United Airlines Could Be Forced to Pay Damages for Dog’s Death
Days after news broke that a United Airlines passenger’s dog died after being forced to be stored in a plane’s overhead compartment, TMZ has reported that the airline company could be mandated to pay more than $25,000 in punitive damages for animal abuse as a result of the incident.
The canine, a French bulldog named Kokito, was 10 months old and was traveling with family from Houston to New York City (LaGuardia Airport). Sophia Cabellos, daughter of dog owner Catalina Robledo who was traveling with Cabellos and a newborn sibling at the time of the incident, told News 4 New York a flight attendant insisted the dog be stored overhead in its carrier so that the dog would not bark on the plane despite the family being concerned about the well-being of the dog. Robledo argued with the flight attendant, News 4 reported, but ultimately complied.
Other passengers posted on social media about the incident, including that they heard the dog let out a few barks before becoming silent. When the plane landed and Robledo opened the compartment, the dog was dead. News 4 reported that the family was offered money to keep the situation quiet and that their plane tickets and the $200 fee for bringing the dog onboard were refunded.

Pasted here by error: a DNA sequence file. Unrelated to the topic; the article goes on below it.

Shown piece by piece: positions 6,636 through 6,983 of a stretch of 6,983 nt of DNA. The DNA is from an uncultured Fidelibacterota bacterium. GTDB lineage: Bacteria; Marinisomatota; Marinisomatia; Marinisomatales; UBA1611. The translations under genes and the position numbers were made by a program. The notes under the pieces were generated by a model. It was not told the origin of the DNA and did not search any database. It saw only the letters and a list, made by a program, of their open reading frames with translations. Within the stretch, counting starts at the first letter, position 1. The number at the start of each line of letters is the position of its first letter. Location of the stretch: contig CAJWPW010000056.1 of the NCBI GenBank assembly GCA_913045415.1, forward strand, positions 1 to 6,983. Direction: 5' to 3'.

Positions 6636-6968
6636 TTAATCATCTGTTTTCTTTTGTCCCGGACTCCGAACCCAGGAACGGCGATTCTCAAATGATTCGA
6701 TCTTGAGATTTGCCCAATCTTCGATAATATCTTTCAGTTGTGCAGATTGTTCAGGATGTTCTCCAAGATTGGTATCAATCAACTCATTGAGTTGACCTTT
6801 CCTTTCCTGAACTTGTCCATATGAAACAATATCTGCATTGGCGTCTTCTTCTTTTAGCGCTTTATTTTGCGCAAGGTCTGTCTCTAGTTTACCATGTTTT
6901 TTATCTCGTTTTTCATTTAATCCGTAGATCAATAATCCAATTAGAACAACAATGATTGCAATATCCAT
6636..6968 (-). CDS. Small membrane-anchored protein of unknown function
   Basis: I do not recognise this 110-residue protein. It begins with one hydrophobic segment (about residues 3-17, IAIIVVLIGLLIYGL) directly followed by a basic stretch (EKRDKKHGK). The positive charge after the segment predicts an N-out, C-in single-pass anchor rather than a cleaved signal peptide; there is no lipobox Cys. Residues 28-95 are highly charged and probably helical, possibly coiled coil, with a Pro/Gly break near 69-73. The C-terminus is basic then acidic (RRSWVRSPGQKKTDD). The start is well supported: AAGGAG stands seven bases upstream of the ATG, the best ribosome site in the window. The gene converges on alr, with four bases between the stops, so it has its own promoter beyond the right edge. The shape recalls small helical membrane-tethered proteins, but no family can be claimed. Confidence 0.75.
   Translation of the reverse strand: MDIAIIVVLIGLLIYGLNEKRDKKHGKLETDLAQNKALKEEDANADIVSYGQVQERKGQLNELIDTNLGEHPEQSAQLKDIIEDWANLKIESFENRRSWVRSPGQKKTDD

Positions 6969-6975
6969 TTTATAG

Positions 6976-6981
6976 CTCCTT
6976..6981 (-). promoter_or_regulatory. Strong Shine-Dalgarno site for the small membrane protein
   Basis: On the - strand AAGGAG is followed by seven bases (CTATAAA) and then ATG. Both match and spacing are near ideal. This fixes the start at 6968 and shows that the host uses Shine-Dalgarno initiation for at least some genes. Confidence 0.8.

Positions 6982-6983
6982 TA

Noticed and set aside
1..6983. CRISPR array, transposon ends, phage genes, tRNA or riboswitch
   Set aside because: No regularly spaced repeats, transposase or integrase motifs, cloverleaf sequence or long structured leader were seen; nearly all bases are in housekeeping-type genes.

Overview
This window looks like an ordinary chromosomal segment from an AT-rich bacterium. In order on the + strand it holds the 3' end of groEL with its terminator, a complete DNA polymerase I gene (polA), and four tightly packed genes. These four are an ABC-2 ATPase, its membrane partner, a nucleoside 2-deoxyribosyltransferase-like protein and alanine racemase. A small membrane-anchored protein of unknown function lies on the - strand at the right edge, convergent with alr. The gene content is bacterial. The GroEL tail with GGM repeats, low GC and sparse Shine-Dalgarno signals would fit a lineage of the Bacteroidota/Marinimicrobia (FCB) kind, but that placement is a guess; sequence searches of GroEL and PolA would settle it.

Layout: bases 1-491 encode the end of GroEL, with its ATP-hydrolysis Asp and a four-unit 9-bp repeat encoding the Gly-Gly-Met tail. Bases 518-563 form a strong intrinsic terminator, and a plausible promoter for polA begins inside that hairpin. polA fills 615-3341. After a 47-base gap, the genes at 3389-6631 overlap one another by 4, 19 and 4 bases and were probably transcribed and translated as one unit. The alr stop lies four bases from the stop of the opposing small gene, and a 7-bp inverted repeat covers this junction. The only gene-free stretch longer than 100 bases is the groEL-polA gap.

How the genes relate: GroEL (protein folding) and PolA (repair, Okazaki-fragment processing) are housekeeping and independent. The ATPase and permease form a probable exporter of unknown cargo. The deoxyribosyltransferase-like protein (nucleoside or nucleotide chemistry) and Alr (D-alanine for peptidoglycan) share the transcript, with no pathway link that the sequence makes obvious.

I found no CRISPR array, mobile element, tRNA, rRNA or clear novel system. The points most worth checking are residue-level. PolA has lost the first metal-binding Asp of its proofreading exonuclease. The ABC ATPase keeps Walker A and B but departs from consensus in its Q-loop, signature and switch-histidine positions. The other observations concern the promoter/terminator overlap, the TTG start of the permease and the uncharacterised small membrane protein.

According to TMZ, an Illinois judge could order more than $25,000 be paid to the dog owner solely based on whether the flight attendant who ordered the dog be placed in the overhead compartment neglected or abused the animal, in addition to other damages for “emotional distress” and the cost of the animal.
“A pet traveling in cabin must be carried in an approved hard-sided or soft-sided kennel. The kennel must fit completely under the seat in front of the customer and remain there at all times,” United’s in-cabin pet policy states. The policy does not state that kennels should be stored in overhead compartments.